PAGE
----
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Is it secure to use my credit card online?
"Is it secure to use my credit card for online transactions?"
This is a question many internet shoppers have had on their minds over the past few years. A question that's likely to linger on well into the future.
In each of the years 2007 & 2008, there were around 8 million Identity Theft victims in U.S alone. This figure doesn't include consumers who have compromised their credit unknowingly, those who've visited phishing sites, and those who've had their credit cards stolen. It's just a figure saying how many individuals reported a verifiable instance of unauthorized account or credit applications on their credit reports.
As mentioned earlier, a lot of credit cards are at risk of being used fraudulently, but this is simply a normal aspect of doing business on credit. There's no one way to neither stop online fraud nor prevent thieves from securing your information as the leak might not even be from your end. For example, online shopping on an e-commerce site created by Jack & Bills who really don't know what they're doing could lead to exposing the credit card details of customers if any of the web page or server is not encrypted or is encrypted but de-encrypted at the payment processing stage. Another situation comes to mind when the server used by Jack & Bills is compromised by a hacker.
Your online experience with credit cards cannot be made secure beyond all reasonable doubt, but within the last couple of years, credit card companies, and the major card networks such as MasterCard, VISA, American Express or Discover have done a lot to reduce fraud to manageable levels.
Phishing occurs when a website is duplicated for fraudulent purposes. Web sites usually duplicated are often the e-commerce, bank, PayPal, and other site you've done business with in the past. - Don't think someone is out to get you; phishing is more or less a try your luck game for the doer. Once the duplicated site is up and running, spam mails are delivered to as many persons as possible using an email extractor and bulk senders in the hope that someone will fall for the folly.
An easy way to reduce the occurrence of giving out information on phished web pages is to use a Browser with phishing protection enabled. The latest and popular browsers (IE 7, Opera 9.5, and Mozilla) should have this feature although it may not be enabled when newly installed. If your browser possesses not anti-phishing feature, consider installing Internet Security software - is a more encompassing software which usually includes an antivirus, anti-phishing browser add-on and a firewall.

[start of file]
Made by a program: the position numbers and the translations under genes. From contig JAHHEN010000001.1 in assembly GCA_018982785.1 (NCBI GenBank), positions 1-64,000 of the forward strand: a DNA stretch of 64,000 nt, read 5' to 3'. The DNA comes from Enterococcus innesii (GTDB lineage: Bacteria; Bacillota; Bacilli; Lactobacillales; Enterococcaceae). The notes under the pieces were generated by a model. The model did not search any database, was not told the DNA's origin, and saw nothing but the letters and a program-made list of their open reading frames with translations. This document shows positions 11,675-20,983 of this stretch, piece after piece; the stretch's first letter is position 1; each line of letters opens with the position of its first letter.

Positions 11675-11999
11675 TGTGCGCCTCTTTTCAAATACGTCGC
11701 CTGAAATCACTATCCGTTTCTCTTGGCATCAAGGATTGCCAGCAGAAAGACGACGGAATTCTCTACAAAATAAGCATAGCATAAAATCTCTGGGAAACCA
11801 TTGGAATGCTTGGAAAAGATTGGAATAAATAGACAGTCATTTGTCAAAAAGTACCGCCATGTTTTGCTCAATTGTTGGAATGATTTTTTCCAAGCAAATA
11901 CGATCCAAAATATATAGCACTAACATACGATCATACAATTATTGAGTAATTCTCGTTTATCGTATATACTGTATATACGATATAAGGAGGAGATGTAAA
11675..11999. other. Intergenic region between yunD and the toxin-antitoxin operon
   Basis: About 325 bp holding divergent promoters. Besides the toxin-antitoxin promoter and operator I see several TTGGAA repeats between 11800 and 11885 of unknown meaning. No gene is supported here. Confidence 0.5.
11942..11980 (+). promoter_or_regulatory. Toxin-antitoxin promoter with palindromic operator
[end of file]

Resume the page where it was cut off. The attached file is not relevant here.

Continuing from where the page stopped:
Preventing Internet Fraud
Protecting your credit card while online cannot be achieved simply by enabling phishing on your browser so here are a few extra ways to compliment anti-phishing browsers for a secure web experience whenever your credit cards are involved:
Purchase from Credible Merchants
Everything that involves online shopping should be done using merchants you can trust. Don't just go on a search engine and find the cheapest deal out there, rather, find the cheapest deal that's from a known e-commerce site. Also, it's better to shop from sites nearer your location but best when they reside within the U.S. Check the merchants home or contact page for evidence of a physical address and tel. no. If you aren't still convinced, a background check using search engines and consumer forums should be the next thing on your mind.
Use a Controlled Payment Number
A controlled payment number is simply a number that is valid for one or more transactions but differs from the actual credit card number. These numbers are called different names based on the bank and credit card company in question, Bank of America uses the term (ShopSafe), Citibank uses Virtual Account Numbers, and Discover - Secure Online Account Numbers. Consumers using credit cards can go on a secure bank web site to create a controlled payment number valid for just one transaction. If the CPN number is compromised afterwards, the transaction is blocked.
Restrict Credit Card Usage
Credit cards can often be restricted from being used outside your country of residence except where the issuer is given prior notification.
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